$330, 556 51 Disbursements...

24, 507 04

Excess of receipts over disbursements......

$306, 079 47

The balances on current land and timber contracts amounted to $2,085,004.28, carrying six and seven per cent interest.

Taxes average 97 cents per acre, an increase due to an advance in the assessment of timber lands, which had increased from ten to fifteen per cent, and in many cases to more. The expense of carrying the lands had been 12.98 cents per acre.

The “ Ten-year Book of the Cornell University” (1868–78), give the following summary of occupations of the graduates down to 1877, inclusive:

Agriculture..
Architecture...
Banking, etc....
Civil Engineering.
Education.
Journalisın.
Law
Manufacturing
Mechanical Engineering, etc.
Medicine ..

17 Ministry.

16 15 Special Study and Scientific 6 Investigations.

20 42 Trade ....

45 98 Without occupation or not 22 reported

12 130 18 Total ...

476 13 22

Dead, 10; total Graduates, 486; total number of Matriculates, 1868–78, 2, 403.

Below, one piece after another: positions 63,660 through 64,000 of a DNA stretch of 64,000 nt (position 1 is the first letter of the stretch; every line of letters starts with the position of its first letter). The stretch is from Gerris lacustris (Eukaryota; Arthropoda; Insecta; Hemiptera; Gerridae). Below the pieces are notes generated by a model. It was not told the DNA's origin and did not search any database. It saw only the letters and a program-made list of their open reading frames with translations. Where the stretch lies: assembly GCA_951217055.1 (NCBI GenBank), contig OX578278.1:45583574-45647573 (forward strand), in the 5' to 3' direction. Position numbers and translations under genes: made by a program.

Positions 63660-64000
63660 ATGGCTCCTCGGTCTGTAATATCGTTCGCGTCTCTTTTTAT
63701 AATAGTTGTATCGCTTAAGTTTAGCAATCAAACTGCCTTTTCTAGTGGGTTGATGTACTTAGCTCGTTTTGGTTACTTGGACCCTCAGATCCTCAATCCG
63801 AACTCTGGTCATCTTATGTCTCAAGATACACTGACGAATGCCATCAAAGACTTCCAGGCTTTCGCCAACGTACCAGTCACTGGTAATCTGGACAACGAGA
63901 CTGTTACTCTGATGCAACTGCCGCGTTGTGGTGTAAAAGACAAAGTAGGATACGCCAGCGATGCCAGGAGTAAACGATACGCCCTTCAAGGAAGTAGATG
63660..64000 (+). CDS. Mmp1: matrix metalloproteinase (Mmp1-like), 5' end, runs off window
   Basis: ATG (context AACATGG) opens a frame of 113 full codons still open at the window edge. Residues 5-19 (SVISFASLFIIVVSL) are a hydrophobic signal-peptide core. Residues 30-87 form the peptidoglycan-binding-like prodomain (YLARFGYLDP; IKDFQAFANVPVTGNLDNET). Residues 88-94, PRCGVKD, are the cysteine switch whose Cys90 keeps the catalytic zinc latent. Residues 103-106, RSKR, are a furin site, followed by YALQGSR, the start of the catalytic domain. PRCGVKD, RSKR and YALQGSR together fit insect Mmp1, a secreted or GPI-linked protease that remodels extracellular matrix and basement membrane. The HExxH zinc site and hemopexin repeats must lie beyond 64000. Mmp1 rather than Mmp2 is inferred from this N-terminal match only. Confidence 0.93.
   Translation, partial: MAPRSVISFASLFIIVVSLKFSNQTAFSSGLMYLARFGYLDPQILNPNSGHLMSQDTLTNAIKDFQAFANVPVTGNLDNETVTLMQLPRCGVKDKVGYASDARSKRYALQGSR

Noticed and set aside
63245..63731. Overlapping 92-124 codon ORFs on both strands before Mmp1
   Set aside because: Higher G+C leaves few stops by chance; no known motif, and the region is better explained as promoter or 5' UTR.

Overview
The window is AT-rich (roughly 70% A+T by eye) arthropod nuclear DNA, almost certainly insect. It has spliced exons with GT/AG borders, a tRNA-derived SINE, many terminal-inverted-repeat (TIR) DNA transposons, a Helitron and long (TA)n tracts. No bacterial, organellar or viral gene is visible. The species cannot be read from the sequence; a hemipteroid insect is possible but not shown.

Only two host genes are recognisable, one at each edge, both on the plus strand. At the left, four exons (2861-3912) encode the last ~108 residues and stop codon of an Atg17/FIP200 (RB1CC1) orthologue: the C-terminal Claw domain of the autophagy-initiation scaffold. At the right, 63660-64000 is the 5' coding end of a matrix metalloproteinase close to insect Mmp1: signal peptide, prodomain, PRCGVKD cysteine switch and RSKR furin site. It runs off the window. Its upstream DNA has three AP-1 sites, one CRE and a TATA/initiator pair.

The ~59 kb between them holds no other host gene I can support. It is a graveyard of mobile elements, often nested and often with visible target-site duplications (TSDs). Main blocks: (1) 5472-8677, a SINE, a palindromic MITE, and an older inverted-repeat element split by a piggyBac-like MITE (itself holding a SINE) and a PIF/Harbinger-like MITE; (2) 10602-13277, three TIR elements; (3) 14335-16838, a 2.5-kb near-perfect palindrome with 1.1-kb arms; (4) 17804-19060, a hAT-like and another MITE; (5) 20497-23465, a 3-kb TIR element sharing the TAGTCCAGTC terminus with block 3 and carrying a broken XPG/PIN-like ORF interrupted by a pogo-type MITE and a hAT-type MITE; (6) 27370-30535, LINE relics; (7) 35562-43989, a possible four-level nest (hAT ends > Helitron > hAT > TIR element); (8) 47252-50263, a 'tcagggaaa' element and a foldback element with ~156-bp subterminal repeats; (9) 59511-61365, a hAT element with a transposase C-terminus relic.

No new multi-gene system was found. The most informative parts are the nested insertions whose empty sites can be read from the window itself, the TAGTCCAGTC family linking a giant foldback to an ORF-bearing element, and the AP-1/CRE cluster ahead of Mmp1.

rooms.

Principal Buildings owned by the Cornell University, with the

Year when Built, Sizes, Uses and Cost. 1. Horrill Hall, 1868, 165 by 50 feet, 4 stories. Used for offices, lecture and recitation

Cost, $70,111.25. 2. Cascadilla Place, 1868, 195 by 100 feet, 5 stories. Built one-third at the expense of

citizens of Ithaca, and the remainder by the University. Used for Dormitories.

Cost, $72,010.94. 3. Civil Engineering Building, 1869, 100 by 100 feet, 2 to 3 stories. Used by Civil En.

gineering Department. Cost, $23,699.12. 4. McGraw Building, 1871, 200 by 60 feet, 4 to 5 stories. Built by John McGraw, and